Interview – Hang The Bastard


Just in time for festival season, Hang The Bastard are getting back into the swing of things after taking an unplanned break following the release of their latest record Sex In The Seventh Circle. We caught up with them before their headline show at Birmingham’s Oobleck. Hang The Bastard are:  Tomas Hubbard — Vocals (TH),  Sam Rice — Guitar (SR),  Joe Nally — Bass (JN),  Simon Grubb — Drums (SG).

BL: So, you guys were at Hammerfest last weekend?

SR: Yeah man.

BL: How’d it go?

SR: Yeah, really good, it was cool.

JN: Much better than I think we expected to be honest. We kinda looked out to see how many people were standing there and there weren’t that many, but within that minute of checking and then going out on stage it had filled out.

SR: …and we got given a chalet for the night!

BL: So you managed to have a good time too, check out some of the other bands?

SR: Yeah we did. Orange Goblin, Candlemass, yeah it was good

BL: …and it went off for you guys? You were happy with reaction?

SR: Oh yeah man it was great, as I said the room filled out and we got a good response.

BL: The new line up is about a year old now?

SG: Bit longer maybe?

SR: Yeah maybe a bit longer, but we can sort of gauge it from the new record last September, which is the first thing we did as the new version of the band. It’s going fine, we’ve got a really good dynamic; we’ve been on tour for like 2 weeks now and we’re all just having a good laugh.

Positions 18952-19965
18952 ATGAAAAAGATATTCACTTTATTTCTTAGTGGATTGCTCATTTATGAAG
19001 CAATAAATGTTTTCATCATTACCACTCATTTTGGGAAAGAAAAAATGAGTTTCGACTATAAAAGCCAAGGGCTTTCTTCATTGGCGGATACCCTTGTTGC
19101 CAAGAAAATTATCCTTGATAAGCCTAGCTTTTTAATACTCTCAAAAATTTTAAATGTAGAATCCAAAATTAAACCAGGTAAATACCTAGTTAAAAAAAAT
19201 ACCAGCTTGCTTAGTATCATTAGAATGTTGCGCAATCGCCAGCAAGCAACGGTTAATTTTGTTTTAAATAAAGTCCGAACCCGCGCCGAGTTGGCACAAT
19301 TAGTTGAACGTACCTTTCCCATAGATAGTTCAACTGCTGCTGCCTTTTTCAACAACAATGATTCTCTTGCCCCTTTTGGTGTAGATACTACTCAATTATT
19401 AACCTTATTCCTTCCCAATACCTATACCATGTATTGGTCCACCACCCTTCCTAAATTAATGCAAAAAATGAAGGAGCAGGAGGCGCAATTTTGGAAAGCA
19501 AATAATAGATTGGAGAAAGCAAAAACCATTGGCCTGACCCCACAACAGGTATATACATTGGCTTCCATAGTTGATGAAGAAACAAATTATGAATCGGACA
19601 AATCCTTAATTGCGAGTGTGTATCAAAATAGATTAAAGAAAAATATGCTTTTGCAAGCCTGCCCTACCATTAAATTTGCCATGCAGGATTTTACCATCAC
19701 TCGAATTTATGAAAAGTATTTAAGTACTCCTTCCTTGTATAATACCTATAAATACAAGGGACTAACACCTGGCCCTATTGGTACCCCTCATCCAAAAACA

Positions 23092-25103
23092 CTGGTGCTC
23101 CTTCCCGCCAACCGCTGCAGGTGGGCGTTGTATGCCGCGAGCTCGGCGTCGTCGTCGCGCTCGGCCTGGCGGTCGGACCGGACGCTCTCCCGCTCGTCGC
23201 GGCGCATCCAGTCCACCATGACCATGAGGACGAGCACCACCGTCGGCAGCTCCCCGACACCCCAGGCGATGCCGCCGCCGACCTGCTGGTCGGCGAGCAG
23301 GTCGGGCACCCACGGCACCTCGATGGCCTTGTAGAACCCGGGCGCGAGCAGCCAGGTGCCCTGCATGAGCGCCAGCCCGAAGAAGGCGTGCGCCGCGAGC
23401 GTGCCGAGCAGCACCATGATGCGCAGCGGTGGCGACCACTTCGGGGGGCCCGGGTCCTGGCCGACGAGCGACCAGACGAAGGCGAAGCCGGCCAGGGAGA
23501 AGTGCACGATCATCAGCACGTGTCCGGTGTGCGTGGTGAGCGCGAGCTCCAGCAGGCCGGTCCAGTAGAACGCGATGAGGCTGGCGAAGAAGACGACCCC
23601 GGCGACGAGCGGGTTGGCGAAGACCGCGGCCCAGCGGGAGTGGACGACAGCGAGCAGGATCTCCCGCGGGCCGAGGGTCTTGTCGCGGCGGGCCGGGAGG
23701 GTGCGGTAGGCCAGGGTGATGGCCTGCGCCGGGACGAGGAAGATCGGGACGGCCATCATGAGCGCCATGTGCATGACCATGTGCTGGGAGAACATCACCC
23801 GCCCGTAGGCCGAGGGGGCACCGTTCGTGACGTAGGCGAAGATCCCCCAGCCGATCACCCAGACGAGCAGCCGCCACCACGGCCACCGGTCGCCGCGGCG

SG: No one’s killed each other yet!

BL: Always a bonus.

SR: [Laughs] There’s still a couple of days! But it’s all good.

BL: What do you think the biggest challenge was when you had to change the lineup of the band?

SR: It was all very organic really, but it was out of necessity. We recruited from within and swapped Tom from bass onto vocals and it all just happened, it was all cool, we knew what we wanted to do going in, we had a bit of a plan and we pulled it off.

TH: Yeah, it kinda went really weirdly. We were sort of dying down, then we got an offer for Download and we actually didn’t have a vocalist at the time. Then we were like “Oh shit! We better actually get a vocalist and get the ball rolling.” Then from that point on, everything sort of fell into place.

SG: Download was the sort of catalyst.